what is biliary atresia?
Biliary atresia is a condition that affects the liver and bile ducts. Biliary atresia is a rare disease that occurs in about one in 12,000 infants in the U.S. Symptoms usually start between two to eight weeks after birth.
With biliary atresia there is scarring on the bile ducts. Bile ducts carry bile from the liver to the intestine. Bile is an important fluid for digesting food. When bile cannot get out of the liver it causes damage. Damaging the liver can cause liver failure. The cause of biliary atresia is unknown.
how is biliary atresia diagnosed?
Babies with biliary atresia usually seem healthy when they are born. Symptoms of biliary atresia can include:
- Jaundice – a yellow color that can be seen on the skin and eyes. Jaundice is caused by a high level of bilirubin in the blood. Bilirubin is a bile pigment. Jaundice is a common condition in newborns. It usually goes away within the first week to 10 days after birth. A baby with biliary atresia continues to have jaundice or develops jaundice two to three weeks after birth.
- White or clay colored stools (also called acholic stools) – bile is what gives poop its normal green or brown color. Without bile being emptied into the intestine, the poop loses its color and can look white or gray.
- Dark urine – caused by the increase in bilirubin in the blood. The kidneys begin to filter the bilirubin and remove it in the urine.
- Poor growth or weight loss – the lack of bile can affect absorption of fat and affect nutrition, which can lead to growth problems.
- Irritability – jaundice can also cause the baby to be uncomfortable.
Because babies can have these symptoms due to different conditions, diagnosing biliary atresia requires testing. Some of these tests include:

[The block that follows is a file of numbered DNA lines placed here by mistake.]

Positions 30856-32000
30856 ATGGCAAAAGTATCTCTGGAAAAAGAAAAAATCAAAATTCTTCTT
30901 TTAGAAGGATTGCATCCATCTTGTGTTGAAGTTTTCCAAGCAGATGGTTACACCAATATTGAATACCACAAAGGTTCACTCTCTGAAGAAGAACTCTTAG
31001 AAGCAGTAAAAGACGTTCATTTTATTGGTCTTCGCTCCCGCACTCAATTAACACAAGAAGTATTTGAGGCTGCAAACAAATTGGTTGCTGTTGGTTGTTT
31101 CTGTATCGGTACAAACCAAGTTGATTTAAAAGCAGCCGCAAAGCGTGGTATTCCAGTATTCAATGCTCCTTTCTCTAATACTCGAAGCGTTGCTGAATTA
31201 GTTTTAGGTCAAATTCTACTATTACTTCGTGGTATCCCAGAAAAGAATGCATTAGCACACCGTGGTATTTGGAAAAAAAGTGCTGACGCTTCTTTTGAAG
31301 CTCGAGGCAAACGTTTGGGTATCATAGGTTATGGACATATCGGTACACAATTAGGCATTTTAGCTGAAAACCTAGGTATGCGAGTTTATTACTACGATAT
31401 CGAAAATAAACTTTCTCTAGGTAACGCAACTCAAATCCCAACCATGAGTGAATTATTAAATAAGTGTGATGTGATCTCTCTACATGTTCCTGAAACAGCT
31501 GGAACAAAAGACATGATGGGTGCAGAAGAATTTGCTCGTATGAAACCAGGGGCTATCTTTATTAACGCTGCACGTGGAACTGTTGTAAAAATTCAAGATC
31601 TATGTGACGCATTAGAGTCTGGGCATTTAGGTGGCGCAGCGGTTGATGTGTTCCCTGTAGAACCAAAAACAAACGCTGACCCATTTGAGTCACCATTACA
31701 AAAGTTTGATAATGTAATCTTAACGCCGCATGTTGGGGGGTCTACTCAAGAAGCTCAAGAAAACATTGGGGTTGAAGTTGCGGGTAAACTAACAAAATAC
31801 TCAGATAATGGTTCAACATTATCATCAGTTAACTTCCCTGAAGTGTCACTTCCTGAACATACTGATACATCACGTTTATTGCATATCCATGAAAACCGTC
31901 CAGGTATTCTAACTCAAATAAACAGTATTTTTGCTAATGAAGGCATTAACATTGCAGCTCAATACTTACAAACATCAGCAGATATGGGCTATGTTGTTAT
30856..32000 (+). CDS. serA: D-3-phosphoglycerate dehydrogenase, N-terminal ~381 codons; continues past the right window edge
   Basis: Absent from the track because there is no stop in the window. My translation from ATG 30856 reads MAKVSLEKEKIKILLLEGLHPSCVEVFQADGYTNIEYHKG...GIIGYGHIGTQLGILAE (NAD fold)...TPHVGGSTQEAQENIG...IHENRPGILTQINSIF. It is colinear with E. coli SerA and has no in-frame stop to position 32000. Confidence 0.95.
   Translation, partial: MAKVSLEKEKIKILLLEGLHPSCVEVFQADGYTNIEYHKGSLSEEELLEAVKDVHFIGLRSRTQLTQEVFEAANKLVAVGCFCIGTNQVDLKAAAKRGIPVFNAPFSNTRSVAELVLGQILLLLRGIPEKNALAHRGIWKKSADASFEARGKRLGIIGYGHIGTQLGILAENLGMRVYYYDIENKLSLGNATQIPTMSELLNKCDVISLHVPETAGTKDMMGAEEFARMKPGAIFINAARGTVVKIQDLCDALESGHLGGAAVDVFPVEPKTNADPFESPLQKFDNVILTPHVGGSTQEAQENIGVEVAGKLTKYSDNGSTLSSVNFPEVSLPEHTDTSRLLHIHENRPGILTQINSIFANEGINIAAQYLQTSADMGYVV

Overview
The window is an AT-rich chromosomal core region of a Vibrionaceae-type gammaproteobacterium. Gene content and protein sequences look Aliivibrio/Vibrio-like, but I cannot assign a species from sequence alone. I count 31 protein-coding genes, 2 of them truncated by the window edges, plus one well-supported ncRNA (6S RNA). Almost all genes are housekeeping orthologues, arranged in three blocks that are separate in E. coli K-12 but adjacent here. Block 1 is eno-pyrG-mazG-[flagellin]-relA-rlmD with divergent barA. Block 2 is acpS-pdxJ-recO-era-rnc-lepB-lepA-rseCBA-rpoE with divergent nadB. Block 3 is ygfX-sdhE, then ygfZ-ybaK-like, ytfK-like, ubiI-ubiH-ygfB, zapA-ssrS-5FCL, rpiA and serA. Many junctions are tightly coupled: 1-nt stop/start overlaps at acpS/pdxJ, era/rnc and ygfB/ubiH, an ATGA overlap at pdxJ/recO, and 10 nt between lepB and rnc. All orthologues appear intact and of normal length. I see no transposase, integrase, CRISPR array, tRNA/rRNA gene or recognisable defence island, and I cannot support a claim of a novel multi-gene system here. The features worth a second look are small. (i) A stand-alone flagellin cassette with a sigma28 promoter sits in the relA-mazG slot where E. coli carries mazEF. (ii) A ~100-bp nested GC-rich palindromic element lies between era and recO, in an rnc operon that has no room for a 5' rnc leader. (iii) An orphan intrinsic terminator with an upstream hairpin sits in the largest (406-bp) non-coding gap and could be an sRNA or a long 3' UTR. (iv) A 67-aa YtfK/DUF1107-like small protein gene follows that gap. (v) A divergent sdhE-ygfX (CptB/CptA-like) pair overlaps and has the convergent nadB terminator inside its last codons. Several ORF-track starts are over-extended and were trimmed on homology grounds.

- Blood tests will show abnormalities in liver function. A blood test will provide clues about the cause of the jaundice.
- Abdomen ultrasound may show us if there is an abnormal sized gallbladder or no gallbladder at all. If the baby is born without a gallbladder this usually means biliary atresia.
- A liver biopsy is a test where we take a tiny sample of the liver with a needle. The sample is looked at under a microscope. The sample can help us determine why the baby has jaundice and biliary atresia is the cause.
- Diagnostic surgery is done when the doctors believe there is a high likelihood of biliary atresia. The surgery includes putting a dye into the bile duct to see if there is a blockage.
how is biliary atresia treated?
Biliary atresia is treated with surgery. The surgery is called a Kasai procedure. The Kasai procedure is done to improve bile flow from the liver into the intestine. The surgeon will remove the damaged parts of the bile duct and identify smaller ducts that are still working correctly. The surgeon will connect the working bile ducts to the intestines. In many babies this connection allows bile to flow like it should in a healthy biliary system.
how will the Kasai procedure affect my baby?
After surgery, babies are usually in the hospital for seven to 10 days. Antibiotics will be given to decrease the risk of infection. Other medicines may be given to increase correct bile flow.
The Kasai procedure is not a cure for biliary atresia. If successful, the surgery allows babies to grow and have good health for several years. The Kasai procedure is not a permanent fix. Many children will require a liver transplant later in life when they are older and bigger.